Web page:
Introduce Yourself to A Potential Employer With a Great Cover Letter

August 9, 2012  |  

Oh, the dreaded cover letter. You’ve polished your resume, got your secondary materials (writing samples, portfolio, etc) polished and ready to go, and now you’ve got to write this opening essay that says… what?

The point of a cover letter is to introduce yourself to the company that you’re applying to. Your resume will go into detail about your experience. Your cover letter should give the reader a sense of who you are and what you’ll contribute to the company.

SavvySugar has got seven tips for perfecting your cover letter. Here are a few tips that stand out to us:

Don’t send a generic letter. Create a unique letter for each job application. Every company is different so your approach should also be different.

Give the reader a glimpse of your personality. Again, your skills will be laid out on the resume. Use your cover letter to show your sunny personality, your determination, and other character traits that a company will also value. At the same time, focus on how those traits will benefit your prospective employer. They want to know what they get out of having you around.

Don’t write a novel. An overly-long cover letter is guaranteed to be one that won’t get read. Edit yourself for grammar and length. SavvySugar suggests four paragraphs, ample space to make a good case for yourself.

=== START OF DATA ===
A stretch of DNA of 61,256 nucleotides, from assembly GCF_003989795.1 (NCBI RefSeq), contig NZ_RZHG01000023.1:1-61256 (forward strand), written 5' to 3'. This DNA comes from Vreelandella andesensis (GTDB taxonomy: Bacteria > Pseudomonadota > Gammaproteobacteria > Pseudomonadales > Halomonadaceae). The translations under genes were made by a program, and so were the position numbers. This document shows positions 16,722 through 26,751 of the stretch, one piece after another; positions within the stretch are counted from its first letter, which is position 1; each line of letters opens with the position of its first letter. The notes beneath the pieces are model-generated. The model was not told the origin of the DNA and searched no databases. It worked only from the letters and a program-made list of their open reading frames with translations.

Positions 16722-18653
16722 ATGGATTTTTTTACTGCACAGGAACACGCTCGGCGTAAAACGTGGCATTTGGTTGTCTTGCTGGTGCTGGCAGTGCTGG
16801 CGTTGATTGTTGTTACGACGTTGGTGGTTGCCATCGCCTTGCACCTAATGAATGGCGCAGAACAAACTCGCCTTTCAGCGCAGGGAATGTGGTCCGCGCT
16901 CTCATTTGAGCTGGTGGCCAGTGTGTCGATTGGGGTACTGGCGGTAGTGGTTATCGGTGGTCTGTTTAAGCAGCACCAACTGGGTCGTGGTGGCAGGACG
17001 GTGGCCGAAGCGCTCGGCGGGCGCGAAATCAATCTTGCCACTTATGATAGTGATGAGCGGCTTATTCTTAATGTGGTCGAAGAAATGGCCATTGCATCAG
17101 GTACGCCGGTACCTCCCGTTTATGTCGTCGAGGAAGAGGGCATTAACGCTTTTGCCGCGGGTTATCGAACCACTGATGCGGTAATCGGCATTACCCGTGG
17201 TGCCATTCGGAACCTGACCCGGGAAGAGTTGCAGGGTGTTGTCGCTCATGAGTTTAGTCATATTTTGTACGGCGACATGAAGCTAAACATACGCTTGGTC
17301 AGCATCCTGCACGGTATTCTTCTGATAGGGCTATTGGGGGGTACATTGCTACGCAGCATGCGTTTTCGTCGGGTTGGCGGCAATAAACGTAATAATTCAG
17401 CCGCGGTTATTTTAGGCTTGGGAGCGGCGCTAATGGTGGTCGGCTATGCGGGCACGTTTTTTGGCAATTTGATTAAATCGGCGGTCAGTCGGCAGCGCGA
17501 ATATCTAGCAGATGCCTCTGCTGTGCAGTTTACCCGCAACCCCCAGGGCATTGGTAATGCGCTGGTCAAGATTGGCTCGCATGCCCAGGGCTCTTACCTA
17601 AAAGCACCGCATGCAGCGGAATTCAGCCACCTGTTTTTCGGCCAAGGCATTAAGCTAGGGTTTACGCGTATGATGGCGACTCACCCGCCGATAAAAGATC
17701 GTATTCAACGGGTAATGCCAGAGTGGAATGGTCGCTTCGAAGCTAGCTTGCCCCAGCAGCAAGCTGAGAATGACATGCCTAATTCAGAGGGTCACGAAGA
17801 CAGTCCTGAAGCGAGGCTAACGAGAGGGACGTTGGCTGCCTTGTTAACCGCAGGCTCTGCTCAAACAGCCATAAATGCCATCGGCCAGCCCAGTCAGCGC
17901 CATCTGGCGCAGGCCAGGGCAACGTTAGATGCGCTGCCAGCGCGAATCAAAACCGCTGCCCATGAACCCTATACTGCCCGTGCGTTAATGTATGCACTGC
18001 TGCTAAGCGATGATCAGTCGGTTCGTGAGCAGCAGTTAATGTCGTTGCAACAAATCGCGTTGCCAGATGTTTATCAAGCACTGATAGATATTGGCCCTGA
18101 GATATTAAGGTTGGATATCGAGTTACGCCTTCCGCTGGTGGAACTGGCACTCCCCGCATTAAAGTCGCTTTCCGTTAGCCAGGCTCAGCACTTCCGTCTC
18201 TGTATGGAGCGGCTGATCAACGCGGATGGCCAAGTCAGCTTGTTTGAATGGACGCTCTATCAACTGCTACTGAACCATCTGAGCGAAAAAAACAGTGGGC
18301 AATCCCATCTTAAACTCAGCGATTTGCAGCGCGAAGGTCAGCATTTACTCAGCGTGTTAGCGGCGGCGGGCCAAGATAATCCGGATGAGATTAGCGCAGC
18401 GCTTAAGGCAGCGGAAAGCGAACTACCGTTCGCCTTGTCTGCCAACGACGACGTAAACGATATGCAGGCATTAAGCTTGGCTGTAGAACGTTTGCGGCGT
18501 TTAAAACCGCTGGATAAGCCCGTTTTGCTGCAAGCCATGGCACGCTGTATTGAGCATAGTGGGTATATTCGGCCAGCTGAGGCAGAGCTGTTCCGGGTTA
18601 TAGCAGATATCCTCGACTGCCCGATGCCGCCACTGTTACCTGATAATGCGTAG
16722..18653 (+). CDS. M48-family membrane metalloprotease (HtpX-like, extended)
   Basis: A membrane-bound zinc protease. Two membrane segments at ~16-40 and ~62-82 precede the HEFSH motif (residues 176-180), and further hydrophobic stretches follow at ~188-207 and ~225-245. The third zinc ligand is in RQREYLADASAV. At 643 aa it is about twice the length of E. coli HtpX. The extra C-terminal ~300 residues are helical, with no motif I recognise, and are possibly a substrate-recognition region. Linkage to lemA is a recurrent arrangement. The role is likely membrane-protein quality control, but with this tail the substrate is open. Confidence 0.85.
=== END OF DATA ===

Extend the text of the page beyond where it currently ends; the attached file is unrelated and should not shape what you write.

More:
To this list, we’d add three things:

Have fresh eyes look at your letter. After staring at something you’ve written for a while, you stop seeing the ways it can be improved. Typos might even get past you. Walk away from the letter and come back to take one more look.

Enlist a friend’s help. If your writing skills are a little lacking, ask a friend with a better way with words to take a look at your letter before sending it.

Don’t use an “overly salesy opener.” This piece of advice comes by way of U.S. News & World Report and it’s a good one. Starting your letter with some variation of “I’m the best thing since sliced bread” is a turn-off. Why are you so great? Let the rest of your letter answer that question.

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